Taking it one step further, invite each team to take part in the content marketing process. If they are able to create content, either by writing it themselves or by being interviewed on a topic, they can offer valuable insight for the intended audience.
You can go beyond these methods as well. To fully involve key stakeholders, create additional lines of communication. Consider:
• Shared Communications – Internal team communication is important, but can also be exclusionary. Create shared email lists and calendars that allow stakeholders to stay informed of the group’s activity and thought process. Many organizations, for example, are using services like Slack that provide real-time messaging to streamline communication among teams.
• Surveys – Surveys offer snapshots of prevailing opinions. Because they are anonymous, contributors are free to speak their mind and raise concerns. Just make sure your questions are geared toward driving conversation forward, not just providing an outlet for people to vent.
• Interviews – Groups are prone to groupthink. One-on-One interviews both reduce the potential for groupthink and make the interviewee feel that their opinions are valued and being considered.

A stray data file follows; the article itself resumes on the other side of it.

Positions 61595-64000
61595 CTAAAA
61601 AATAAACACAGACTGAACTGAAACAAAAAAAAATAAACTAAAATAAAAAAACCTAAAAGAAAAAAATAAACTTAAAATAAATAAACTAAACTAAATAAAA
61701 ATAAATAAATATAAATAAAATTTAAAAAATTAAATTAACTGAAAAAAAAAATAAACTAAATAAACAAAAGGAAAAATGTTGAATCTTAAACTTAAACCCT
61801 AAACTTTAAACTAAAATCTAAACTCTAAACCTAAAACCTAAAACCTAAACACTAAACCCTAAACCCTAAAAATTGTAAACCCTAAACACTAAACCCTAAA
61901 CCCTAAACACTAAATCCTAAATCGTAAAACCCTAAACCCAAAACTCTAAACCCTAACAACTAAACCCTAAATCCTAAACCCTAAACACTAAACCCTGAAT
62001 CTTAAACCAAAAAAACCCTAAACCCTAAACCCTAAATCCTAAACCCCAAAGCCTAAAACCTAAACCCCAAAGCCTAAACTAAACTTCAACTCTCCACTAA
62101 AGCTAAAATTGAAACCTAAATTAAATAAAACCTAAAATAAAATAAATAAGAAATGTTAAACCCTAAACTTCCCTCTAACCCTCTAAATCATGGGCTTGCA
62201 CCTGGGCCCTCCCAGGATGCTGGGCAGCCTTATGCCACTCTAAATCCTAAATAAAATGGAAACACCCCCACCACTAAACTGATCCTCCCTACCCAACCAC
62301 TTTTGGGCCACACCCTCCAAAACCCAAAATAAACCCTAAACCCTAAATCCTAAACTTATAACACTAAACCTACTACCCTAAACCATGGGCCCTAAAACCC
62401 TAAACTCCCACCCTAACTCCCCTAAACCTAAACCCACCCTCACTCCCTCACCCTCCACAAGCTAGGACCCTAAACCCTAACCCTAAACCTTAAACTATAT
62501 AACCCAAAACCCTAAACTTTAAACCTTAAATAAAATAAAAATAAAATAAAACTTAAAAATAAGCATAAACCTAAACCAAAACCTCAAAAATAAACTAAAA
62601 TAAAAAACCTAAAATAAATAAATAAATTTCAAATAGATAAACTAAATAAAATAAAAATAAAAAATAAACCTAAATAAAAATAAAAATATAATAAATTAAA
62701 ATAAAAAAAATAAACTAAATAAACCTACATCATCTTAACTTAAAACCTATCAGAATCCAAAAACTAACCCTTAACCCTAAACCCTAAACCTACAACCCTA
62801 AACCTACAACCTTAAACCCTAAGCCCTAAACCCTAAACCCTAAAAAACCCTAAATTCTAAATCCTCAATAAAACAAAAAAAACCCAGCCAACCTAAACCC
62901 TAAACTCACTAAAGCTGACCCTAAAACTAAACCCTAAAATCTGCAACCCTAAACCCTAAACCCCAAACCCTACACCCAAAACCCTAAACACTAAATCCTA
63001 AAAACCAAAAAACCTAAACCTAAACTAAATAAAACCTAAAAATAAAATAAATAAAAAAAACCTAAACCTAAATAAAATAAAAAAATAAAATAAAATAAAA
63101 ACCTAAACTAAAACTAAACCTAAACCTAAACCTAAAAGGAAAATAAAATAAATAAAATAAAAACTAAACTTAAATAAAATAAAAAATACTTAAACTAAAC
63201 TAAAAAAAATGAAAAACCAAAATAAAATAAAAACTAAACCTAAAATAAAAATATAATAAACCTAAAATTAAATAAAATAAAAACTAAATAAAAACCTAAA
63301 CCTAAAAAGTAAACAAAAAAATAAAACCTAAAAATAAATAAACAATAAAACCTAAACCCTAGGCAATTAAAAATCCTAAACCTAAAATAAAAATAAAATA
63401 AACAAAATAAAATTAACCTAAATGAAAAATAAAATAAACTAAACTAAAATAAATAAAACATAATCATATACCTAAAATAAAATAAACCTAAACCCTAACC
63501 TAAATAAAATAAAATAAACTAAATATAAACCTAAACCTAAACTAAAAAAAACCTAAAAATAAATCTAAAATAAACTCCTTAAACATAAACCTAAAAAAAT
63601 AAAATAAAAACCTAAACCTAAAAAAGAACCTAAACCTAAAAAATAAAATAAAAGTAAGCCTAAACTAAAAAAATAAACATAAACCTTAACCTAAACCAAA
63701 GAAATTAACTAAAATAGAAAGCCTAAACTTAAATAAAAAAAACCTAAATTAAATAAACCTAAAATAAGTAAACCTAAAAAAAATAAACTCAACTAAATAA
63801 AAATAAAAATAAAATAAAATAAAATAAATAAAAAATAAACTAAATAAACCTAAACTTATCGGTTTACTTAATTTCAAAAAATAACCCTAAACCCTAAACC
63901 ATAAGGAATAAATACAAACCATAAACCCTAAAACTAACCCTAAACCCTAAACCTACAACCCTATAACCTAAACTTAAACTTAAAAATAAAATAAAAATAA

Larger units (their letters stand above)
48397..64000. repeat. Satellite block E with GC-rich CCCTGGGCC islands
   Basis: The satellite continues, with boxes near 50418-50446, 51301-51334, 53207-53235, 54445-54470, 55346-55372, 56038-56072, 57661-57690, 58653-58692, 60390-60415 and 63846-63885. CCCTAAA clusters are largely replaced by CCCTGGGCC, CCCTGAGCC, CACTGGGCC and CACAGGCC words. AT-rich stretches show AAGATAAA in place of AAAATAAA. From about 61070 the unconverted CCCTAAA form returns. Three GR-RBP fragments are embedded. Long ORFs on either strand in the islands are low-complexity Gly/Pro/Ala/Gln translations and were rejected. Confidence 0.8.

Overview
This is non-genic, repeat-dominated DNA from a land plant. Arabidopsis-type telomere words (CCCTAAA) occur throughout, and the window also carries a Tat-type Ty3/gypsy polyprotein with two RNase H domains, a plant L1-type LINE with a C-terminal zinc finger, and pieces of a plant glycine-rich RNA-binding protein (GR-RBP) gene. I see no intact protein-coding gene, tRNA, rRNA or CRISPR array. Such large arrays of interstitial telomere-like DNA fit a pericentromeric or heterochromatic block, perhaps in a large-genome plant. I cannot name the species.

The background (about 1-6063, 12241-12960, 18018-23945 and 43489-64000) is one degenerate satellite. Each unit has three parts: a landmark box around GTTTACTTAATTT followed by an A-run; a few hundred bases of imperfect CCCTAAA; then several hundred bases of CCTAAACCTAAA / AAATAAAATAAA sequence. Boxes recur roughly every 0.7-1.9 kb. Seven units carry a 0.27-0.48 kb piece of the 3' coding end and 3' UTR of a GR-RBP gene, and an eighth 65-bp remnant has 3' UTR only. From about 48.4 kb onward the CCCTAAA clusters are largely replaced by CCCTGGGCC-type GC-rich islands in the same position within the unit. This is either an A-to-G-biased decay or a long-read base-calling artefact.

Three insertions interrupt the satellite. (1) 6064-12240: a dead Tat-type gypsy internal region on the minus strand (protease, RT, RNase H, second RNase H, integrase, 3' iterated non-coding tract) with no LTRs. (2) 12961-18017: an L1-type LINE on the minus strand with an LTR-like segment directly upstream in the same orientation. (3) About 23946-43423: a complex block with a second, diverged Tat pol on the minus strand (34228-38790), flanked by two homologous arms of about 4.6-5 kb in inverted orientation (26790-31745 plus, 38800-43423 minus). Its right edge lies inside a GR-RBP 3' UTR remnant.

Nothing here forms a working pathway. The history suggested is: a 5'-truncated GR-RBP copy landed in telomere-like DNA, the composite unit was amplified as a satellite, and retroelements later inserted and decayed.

• Joint Training – Everyone can benefit from more learning. Conducting relevant trainings with a mix of team members is a way to include everyone in a collaborative activity.
• Social Engagements – Lunches, celebrations and office parties build camaraderie. Once team members know and like each other as people, they are more likely to collaborate and communicate effectively. And if the campaign is a success – there’s certainly a reason to celebrate!
Marketing, sales, R&D and engineering professionals bring a variety of skills to the table. Effectively communicating across silos and incorporating each team’s strengths results in stronger and better-converting marketing efforts.
Do you have tips on how to build a team or project across departments? Share your success stories with us below.Keywords: communication, content marketing, engagement, marketing goals, sales